Understanding Debtor Rights in Indiana and Kentucky

Because of past abuses by companies against individuals and families, federal and state governments enacted laws to create protections against unfair, invalid, and overly aggressive debt collection. Unfortunately, debt is a normal and essential part of living and working in the United States today, such that a debtor rights lawyer may be necessary to protect you.

If you call on an Evansville debtors’ rights attorney, it is likely you have fallen behind in medical bills, credit card bills, personal loans, or auto loans. This is common in a distressed economy, often because at least one household wage earner has lost his or her job, resulting in reduced overall income.

When necessary, a debtors’ rights lawyer in Evansville can help with Chapter 13 and Chapter 7 bankruptcy. But those are not the only ways to manage debt. A debtor rights attorney can help stop overly aggressive and invalid debt collection before your household financial condition reaches the point of requiring a bankruptcy filing.

When to call on a debtor rights attorney

The Evansville debtor rights lawyers of Dunlap & Nesmith, LLC practice law in both Indiana and Kentucky. If you need help with debts, we protect your rights in several ways:

  • Bill collectors have to show documentation. If the original creditors lack a contract or agreement proving the debt is valid, the debt may not be legally collectible
  • Third-party debt collection agencies operate according to a separate set of rules. For example, they must provide documentation just as would the original creditor. You need to file the documentation properly, and you are due proper advance notice of their role in the collection process
  • If proper documentation cannot be produced, the creditor might pay your your attorney fees. In Indiana, your debtor attorney fees might be covered if you can prove to the court that the debt collector operated without proper documentation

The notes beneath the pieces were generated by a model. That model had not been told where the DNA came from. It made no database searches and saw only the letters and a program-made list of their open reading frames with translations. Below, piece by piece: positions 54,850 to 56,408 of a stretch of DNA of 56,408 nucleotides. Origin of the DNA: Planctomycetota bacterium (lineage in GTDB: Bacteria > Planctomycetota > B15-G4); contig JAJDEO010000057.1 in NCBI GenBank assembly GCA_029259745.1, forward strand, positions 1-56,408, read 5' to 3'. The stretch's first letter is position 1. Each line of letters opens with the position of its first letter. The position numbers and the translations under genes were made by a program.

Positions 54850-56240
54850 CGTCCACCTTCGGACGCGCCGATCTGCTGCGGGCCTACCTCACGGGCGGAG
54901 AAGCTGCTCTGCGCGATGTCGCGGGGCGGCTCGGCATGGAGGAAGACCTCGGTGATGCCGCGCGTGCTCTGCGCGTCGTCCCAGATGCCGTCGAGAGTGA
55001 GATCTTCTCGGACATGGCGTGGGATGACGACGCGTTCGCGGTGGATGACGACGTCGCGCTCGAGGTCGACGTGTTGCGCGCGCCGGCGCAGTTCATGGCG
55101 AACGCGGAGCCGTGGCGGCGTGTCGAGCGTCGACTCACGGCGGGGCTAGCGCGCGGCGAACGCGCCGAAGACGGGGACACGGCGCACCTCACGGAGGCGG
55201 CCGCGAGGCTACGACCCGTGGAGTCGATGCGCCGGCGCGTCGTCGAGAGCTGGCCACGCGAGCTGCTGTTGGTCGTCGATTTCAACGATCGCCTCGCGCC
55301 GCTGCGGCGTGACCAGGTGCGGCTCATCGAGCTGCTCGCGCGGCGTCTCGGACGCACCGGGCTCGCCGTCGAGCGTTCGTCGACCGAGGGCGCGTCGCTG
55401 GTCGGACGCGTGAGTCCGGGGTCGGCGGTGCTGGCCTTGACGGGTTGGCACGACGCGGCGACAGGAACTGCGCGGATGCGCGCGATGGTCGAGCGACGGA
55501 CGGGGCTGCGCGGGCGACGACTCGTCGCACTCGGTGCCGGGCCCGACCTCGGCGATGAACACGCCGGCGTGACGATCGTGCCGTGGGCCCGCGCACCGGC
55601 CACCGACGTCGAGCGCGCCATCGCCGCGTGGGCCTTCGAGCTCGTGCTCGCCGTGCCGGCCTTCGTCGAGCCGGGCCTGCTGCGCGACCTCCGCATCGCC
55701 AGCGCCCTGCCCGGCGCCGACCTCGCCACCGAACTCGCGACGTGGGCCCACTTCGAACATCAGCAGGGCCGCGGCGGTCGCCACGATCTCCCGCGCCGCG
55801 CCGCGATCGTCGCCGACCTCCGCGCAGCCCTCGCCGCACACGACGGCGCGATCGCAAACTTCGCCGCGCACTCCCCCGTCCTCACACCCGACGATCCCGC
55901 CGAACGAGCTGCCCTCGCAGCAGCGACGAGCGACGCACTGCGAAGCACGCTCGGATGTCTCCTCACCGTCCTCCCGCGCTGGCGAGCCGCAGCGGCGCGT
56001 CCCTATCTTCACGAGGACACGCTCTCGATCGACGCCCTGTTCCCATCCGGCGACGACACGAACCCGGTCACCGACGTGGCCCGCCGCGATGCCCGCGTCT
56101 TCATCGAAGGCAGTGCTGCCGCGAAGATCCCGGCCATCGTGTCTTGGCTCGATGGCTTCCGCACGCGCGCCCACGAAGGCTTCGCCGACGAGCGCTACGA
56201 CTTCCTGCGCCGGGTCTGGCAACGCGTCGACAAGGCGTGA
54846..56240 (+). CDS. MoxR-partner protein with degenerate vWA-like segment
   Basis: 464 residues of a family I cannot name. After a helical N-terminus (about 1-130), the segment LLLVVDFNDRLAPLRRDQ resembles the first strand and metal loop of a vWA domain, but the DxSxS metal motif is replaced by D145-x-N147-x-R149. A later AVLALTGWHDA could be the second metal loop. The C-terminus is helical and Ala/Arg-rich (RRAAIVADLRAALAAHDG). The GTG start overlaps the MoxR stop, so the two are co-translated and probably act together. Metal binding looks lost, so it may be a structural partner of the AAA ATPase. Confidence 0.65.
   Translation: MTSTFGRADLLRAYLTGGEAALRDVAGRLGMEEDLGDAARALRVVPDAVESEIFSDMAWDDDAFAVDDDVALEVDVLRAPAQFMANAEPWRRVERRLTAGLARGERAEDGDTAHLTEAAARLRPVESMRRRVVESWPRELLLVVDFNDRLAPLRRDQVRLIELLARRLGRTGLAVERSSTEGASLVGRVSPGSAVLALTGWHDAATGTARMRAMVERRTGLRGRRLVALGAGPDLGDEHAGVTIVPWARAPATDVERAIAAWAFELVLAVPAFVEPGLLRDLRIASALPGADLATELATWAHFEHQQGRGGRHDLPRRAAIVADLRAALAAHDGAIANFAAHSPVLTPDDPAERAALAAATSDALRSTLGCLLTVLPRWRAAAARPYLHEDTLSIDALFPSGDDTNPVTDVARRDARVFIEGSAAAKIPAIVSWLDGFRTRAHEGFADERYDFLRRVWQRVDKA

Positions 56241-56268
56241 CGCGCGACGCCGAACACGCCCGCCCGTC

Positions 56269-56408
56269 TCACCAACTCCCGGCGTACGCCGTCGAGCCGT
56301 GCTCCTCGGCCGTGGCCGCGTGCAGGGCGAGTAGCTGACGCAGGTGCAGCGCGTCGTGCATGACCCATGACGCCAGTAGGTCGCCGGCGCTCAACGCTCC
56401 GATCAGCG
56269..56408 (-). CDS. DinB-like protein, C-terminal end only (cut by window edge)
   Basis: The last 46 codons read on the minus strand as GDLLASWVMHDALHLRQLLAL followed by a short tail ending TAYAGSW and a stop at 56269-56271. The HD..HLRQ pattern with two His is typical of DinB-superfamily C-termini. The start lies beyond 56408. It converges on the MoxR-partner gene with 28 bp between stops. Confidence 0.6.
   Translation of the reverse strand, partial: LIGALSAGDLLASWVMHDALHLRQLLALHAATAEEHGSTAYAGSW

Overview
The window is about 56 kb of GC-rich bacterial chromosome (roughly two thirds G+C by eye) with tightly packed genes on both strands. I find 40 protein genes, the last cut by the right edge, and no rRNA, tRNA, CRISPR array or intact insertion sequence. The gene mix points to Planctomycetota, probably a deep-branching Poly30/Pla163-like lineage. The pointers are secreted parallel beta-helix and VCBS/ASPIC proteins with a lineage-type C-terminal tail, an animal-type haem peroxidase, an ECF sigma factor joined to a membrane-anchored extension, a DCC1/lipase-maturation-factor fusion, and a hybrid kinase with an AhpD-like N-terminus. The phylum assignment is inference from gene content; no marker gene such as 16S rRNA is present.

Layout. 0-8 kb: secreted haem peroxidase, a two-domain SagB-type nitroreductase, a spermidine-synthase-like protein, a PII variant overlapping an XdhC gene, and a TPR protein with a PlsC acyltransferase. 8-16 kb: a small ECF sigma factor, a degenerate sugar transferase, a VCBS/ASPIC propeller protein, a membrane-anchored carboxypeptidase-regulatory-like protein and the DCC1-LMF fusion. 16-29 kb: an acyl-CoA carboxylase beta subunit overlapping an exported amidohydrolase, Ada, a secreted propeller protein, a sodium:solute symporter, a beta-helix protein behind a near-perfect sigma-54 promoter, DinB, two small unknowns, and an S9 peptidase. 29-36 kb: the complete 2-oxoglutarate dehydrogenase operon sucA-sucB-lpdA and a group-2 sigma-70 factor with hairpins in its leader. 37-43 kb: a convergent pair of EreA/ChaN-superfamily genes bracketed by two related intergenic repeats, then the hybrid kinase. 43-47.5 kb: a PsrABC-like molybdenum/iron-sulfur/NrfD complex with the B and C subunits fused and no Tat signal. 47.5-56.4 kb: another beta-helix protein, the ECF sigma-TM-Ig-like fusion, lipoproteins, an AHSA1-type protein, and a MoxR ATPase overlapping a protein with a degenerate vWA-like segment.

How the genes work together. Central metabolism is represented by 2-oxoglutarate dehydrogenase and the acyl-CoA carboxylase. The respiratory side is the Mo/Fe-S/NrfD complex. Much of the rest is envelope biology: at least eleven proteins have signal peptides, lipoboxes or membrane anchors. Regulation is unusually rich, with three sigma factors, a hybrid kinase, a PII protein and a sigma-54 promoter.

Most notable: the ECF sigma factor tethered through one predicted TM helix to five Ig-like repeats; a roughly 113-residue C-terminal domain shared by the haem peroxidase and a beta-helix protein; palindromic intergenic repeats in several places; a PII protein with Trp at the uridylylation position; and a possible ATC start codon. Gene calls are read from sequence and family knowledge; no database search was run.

• Harassing collection tactics are prohibited. Collection calls cannot happen late at night or early in the morning, be made to your place of employment, or contain threats
  • Seventy-five percent of your wages are protected from liens. Even if a judgment on debt has been rendered against you in favor of a creditor, such that the creditor can garnish your wages, the garnishment cannot exceed 25 percent of your take-home pay or 30 times the minimum wage, whichever is greater. Larger percentages can be collected for child support, federal and state taxes, and court-ordered bankruptcy payments
  • Not all income is subject to garnishment. You cannot have any portion of the following taken as a garnishment:
    • public assistance
    • social security
    • unemployment insurance
    • veterans’ benefits
    • workers’ compensation
    • certain retirement and disability benefits
    • most child support

The federal government guarantees most of these rights, with some state laws enhancing protections of the debtor. Qualified legal counsel can help you determine your best course of defense against illegal collection action.